The 4th line is the AWS Deployment line. This actually carries out the deployment of the package created in batch step 3 previously using the AWSDeploy.txt file we created from within Visual Studio.

Post-build actions
A post build action in Jenkins is an event that takes place after the build steps. They occur regardless of whether or not the build has completed successfully and encompass one or more of the steps shown in the screengrab below.

fig 4 - The Jenkins post-build actions (click to enlarge).
In email post-build steps, Jenkins allows users to be sent emails for unstable builds (it builds but tests fail), build failures and send separate emails to the people who broke the build.

You'll notice form the screenshot that there is the option of publishing JUnit tests. Obviously, MSTest results are not exactly in the same format. However, you can run a build step to convert MSTest's TRX to HTML files using tools such as the MS Test Report Generator. There is a similar process for NUnit results.

Don't forget to set up e-mail alerts within Jenkins for job events as a "Post-build action". You can also tie events to an RSS feed. In either case, you have the option of using them for failed builds and all builds. Plus the email benefits identified above. Note though, Jenkins doesn't automatically set up an (or your) email server. You have to have a mail service/daemon running to send emails.

Also, I definitely recommend post-build steps to publish your test results. This may include a step to post to your build monitor if you have one. Maybe naming and shaming the individual breaking the build... not that you want a harassment suit on your company's hands of course ;-)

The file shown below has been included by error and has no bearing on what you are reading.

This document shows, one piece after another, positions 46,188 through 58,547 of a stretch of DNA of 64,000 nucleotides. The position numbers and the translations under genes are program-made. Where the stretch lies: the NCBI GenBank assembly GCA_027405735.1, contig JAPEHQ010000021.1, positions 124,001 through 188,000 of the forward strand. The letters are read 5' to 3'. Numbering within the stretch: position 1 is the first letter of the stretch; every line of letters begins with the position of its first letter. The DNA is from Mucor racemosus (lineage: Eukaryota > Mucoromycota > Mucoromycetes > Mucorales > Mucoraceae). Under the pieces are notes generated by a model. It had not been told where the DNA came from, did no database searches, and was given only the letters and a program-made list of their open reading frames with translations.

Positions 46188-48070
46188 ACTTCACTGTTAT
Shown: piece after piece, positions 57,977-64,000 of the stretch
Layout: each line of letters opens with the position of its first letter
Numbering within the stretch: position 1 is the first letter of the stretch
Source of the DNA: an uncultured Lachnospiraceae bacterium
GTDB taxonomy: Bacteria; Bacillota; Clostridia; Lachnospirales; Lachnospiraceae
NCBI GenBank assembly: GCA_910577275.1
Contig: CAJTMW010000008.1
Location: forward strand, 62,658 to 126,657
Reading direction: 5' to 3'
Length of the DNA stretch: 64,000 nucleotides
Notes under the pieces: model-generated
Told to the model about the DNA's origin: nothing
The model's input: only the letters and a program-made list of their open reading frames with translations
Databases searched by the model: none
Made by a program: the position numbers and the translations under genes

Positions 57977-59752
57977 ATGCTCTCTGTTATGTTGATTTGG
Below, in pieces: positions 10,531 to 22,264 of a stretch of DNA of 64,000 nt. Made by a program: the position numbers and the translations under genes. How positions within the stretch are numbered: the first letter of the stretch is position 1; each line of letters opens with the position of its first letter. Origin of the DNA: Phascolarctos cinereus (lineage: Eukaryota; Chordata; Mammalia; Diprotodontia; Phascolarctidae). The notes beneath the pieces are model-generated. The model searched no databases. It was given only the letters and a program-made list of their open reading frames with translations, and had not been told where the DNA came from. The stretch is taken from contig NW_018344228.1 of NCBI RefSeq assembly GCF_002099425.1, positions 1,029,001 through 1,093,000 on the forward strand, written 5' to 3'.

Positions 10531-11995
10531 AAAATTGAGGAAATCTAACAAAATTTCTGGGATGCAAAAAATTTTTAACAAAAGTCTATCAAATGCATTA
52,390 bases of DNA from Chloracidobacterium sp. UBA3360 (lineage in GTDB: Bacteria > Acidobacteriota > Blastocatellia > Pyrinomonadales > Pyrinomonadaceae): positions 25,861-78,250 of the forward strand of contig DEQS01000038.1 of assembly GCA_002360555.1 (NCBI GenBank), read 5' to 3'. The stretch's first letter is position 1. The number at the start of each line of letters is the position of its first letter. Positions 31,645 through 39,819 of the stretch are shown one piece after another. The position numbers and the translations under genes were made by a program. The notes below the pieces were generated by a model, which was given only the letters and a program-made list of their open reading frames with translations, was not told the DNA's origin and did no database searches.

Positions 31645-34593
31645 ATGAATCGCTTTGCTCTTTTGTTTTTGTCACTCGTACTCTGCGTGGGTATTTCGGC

Step 3: Run the darn thing!

When you check in some code, at the intervals specified for the Jenkins cron, Jenkins will poll SVN, clean checkout the code, build, test and deploy the code. Any failure will cause the build history to include the usual red light.

fig 5 - Build history, including failures 
You can of course, run the build using the "Build Now" menu link in the top left menu to kick it off manually. In either case, there is a significant increased delay over any local process, but that is to be expected since the deployment is going over the wire and EB is incrementally building the environment (it would be longer first time out. I've had to wait over 10 minutes sometimes. However, )

The following is the example deployed to AWS using the above process. As well as using AWS Elastic Beanstalk, for my own work, I have a route 53 entry to the domain name and a back end DB.

fig 6 - Deployed EB example site (click to enlarge)


Jenkins has always been a really easy to use system for CI. I've found it easier to use than ThoughtWorks Go. However, both Go and TFS give you more customisation options out of the box. You can certainly expand Jenkins using custom plugins. Obviously, there is quite a bit more to do to set up a CI system from the above. But it gives you a framework to modify and work with. 

Also, the use of the AWSDeploy.exe makes it really easy to deploy fairly simple environments. 

When you get up to the level of having to manage large, custom architectures and deployments, where detailed configuration and set-up of multiple AWS resources are requires with EC2, ELB, SQS, S3, SWF, RedShift and big data instances for example, a basic AWSDeploy text file won't cut it any more. 

At that point, you would need to consider moving from just using an EB setup to using CloudFormation to set up a more complex cloud architecture. As it happens, EB does basically generate a JSON Chef  Cookbook which is used as the CloudFomation template. You can see this if you go to the ClouseFormation stacks page in the AWS Console. I suspect there will be times when you'll need to roll your own.